Picture of a Long bending Raod with a Clear Sky

I just want to go on record and say that when Therap released the Security Profiles last summer I was not a fan. How could Therap do such a thing? Didn’t they know I liked the user privileges just the way they were? Anyway, to make a long story short after a few weeks of bemoaning the changes I began to see the potential of the new security profiles. What I realized is that in every agency there are staff who have several different roles in that agency. Whether it is balancing quality assurance and data entry or supervisory and program administrator, staff get pulled in different directions. This is where the security profiles come in to help. You can create up to three separate profiles each with a different caseload and super role. This gives staff the flexibility to see only the data they want to see for a specific role they have within their agency.

So let me share some of the examples of how a few of the agencies in Kansas have used the Security Profile. In one agency they wanted staff to be able to see T-Logs between departments with out having to have staff see all the T-logs for the entire agency. So they set the staff’s main profile as their home department (residential) and the second profile with the individuals they work with from the other departments (day services). This way staff can manage what data they are seeing when they access Therap. Making for more efficient use of time in the system.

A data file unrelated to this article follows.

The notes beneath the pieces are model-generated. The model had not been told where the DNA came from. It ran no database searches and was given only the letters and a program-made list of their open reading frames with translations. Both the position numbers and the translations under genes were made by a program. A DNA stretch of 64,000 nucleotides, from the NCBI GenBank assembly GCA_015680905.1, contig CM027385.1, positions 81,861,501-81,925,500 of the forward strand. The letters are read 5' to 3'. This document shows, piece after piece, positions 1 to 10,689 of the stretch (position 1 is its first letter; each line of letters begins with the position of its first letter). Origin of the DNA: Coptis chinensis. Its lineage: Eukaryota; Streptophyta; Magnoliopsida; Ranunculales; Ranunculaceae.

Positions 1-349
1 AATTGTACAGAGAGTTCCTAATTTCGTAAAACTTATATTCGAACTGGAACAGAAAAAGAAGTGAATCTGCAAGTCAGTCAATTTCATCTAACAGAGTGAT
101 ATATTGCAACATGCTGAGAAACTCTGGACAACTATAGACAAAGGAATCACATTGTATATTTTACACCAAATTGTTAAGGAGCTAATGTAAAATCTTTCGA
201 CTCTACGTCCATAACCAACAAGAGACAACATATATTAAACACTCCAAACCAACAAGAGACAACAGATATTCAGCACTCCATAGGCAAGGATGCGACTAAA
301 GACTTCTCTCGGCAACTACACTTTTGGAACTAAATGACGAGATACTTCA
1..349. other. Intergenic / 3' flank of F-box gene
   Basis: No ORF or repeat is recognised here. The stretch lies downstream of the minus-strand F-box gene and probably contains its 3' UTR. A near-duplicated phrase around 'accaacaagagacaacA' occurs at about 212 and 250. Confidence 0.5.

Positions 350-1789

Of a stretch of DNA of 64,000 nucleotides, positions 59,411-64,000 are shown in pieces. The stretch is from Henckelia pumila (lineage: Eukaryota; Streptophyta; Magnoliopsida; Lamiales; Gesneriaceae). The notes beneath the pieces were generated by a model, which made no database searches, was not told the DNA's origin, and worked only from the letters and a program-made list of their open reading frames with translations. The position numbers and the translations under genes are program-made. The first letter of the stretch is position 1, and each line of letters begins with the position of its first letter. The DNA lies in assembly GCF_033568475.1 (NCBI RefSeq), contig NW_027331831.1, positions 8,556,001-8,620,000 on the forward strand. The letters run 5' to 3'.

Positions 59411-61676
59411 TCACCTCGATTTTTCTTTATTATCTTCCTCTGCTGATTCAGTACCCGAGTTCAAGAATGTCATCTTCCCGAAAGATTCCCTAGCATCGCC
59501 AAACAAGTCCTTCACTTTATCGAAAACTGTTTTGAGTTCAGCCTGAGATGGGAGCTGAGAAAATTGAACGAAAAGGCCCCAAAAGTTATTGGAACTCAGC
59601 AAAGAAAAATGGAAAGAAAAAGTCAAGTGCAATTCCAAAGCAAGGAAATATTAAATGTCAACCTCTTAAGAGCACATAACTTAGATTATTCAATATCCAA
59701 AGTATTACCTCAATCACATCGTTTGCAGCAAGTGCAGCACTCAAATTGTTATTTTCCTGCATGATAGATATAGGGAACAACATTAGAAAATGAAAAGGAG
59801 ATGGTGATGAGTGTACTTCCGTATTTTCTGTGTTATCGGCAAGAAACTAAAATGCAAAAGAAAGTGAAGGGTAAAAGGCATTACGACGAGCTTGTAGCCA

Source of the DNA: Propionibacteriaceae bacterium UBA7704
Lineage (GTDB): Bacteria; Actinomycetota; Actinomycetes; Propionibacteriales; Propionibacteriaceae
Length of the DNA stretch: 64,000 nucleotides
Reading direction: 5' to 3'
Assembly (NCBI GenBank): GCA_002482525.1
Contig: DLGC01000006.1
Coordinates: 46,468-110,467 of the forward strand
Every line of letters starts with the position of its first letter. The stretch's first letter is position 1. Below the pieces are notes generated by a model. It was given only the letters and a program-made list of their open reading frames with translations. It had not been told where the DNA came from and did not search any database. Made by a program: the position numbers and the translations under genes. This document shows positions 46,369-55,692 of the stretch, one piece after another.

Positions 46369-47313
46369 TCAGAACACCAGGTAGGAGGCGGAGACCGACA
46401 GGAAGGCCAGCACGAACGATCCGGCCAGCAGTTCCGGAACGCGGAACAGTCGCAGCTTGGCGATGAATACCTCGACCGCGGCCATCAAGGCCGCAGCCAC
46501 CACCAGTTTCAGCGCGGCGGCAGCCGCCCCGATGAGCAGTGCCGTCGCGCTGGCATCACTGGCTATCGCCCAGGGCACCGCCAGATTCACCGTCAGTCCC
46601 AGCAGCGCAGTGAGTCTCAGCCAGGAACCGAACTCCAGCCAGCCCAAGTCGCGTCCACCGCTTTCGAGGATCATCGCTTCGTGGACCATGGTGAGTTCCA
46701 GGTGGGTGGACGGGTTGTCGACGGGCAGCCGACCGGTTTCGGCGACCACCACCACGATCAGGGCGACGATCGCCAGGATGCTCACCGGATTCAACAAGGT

Another agency had a very large day program and wanted staff to be able to access data only for individuals in their smaller work groups, yet also wanted staff to have access to the larger group too. So the main profile was set up with the smaller work group while their secondary profile showed all the individuals in the day program. This again gave the staff the flexibility to manage their time inside of Therap.

I have also noticed that most Quality Assurance staff usually have a caseload of individuals that the manage.  Their super roles are set up with their primary profile as “QA” with oversight for all the individuals in the agency, while the secondary profile has the case management super role with only the individuals they provide case management for.

Finally, the last example is an agency has a committee with staff of various roles who review GERs for quality.  So, that agency gave the committee members a profile so that they can review GERs even though their usual super role would prevent them from seeing them.

So, count me as a convert!  I have drank the Kool-Aid and fallen in love with Security Profiles.  They give agencies the ability to be flexible with what data staff are seeing when using Therap.  This allows staff to be more efficient when in the system so they can spend more time working with the individuals they serve.  So, ask your self this, “How has your agency used the Security Profiles, and does it allow staff to be more efficient in the system?”  Also, I would love for you to share how your agency has used Security Profiles.

 

And now… Windmills